The Herald Bulletin

Evening Update

Local News

April 3, 2013

The Farm project 'in limbo'

Land owners are still waiting for payment

ANDERSON, Ind. — Promoted as a mecca for developing young ball players and a boon for Anderson’s economy, The Farm remains an unfulfilled promise.

And no one involved with the project seems to know how, or if, the baseball and softball complex can still be built.

“Effectively nothing has really changed from where it was 14 or 15 months ago,” said Brad Benbow on Wednesday.

“There has been no material progress.”

Benbow, a Muncie marketing executive, investor and principal pitchman for the project, said he remains an enthusiastic supporter but doesn’t know how the current impasse can be resolved.

Like Benbow, city officials aren’t quite sure where the project stands.

“Right now and for the last several months, things have been very quiet,” said Ann Marie Bauer, attorney for the Anderson Redevelopment Commission. “To my knowledge there’s nothing going on, but something will have to be resolved.”

The project stalled last year when the city and The Farm developers were unable to reach an agreement on acceptable financing terms.

Bond sales that were expected to supply permanent financing failed to materialize in 2011. Eventually, Star Financial Bank agreed to buy the bonds but only with the added security of a debt service reserve fund.

That reserve fund was to be replenished with tax increment financing funds if necessary, but the redevelopment commission rescinded its approval for that fund in March 2012, effectively throwing the entire project into limbo.

When Mayor Kevin Smith took office last year, Controller Sam Pellegrino reviewed the proposed terms of the bond sale and asked The Farm to agree to an additional list of requirements, including loan covenants, personal guarantees from investors, financial capability statements and financial reporting requirements.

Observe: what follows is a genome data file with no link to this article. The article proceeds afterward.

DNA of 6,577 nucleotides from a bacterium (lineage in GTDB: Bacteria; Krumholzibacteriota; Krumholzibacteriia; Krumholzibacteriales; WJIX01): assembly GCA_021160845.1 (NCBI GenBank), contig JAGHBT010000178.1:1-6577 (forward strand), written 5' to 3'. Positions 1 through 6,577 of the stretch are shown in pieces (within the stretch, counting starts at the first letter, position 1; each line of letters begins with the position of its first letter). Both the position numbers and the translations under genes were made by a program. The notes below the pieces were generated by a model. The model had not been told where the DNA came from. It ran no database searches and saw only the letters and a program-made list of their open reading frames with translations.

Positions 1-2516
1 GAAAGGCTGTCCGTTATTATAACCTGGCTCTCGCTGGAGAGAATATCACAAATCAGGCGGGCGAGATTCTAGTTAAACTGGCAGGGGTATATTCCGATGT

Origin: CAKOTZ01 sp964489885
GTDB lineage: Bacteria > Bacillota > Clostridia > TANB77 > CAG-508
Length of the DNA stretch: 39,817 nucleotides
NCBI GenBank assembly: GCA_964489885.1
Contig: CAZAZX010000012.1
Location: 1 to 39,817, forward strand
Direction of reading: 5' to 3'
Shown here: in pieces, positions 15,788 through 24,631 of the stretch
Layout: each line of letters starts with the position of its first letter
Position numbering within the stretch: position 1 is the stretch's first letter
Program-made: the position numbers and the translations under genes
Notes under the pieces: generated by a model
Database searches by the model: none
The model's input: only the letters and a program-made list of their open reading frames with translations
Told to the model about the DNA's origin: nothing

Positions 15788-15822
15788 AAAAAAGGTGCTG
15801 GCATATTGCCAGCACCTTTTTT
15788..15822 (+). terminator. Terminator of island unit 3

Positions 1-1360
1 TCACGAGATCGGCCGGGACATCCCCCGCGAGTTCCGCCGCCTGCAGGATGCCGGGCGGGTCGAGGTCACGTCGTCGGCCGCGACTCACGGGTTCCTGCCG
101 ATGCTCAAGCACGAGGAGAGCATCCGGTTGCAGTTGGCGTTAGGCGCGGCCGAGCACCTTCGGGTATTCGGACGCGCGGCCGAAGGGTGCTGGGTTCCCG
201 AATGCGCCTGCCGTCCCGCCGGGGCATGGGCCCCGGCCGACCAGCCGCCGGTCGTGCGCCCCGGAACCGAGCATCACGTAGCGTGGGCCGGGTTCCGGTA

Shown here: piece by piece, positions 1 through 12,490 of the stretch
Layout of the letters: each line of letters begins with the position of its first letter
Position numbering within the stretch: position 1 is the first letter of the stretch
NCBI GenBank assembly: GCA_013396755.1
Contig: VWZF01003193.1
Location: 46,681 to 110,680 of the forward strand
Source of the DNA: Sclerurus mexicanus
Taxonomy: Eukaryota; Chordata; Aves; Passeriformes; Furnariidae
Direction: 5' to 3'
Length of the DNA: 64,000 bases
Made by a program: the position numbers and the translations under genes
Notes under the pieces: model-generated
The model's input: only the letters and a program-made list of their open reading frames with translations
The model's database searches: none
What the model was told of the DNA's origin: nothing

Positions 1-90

Smith said in a recent interview that “our focus was and is to make sure this was a sound financial proposition for the taxpayers of Anderson.”

The city had already guaranteed $6 million in bonds, plus a $1.5 million contribution by investors to finance the $7.5 million project, and approved a bond anticipatory note for up to $4 million, to help get construction started.

Anderson’s financial package was intended to show Anderson’s support for the athletic park, which would include a 105,000-square-foot indoor facility and 12 baseball and softball diamonds encompassing 72 acres south of Interstate 69 off Rangeline Road.

“Over the course of a couple of years we struck a deal with the city of Anderson and then that deal went into limbo,” Benbow said.

Among those caught in the uncertainty are the owners of land where The Farm would be built.

One of them, Jeanie Clem, said she didn’t necessarily think a project like The Farm was the best use of that property, but was persuaded to sell by former Mayor Kris Ockomon.

The sale price was $900,000, with $500,000 due at settlement, followed by four annual payments of $100,000 plus 4 percent interest.

The first of those payments was due in late October, Clem said. It never arrived.

“Those people still owe us $400,000. We’re just so upset, and we don’t know where to go,” Clem said.

Benbow said he understands Clem’s frustration, adding that other groups are also waiting to be paid.

Who needs to make the next move?

Benbow thinks it will have to come from the city.

“Some radically different game plan would never be acceptable to my group,” he said.

Find Stu Hirsch on Facebook and @StuHirsch on Twitter, or call 640-4861.

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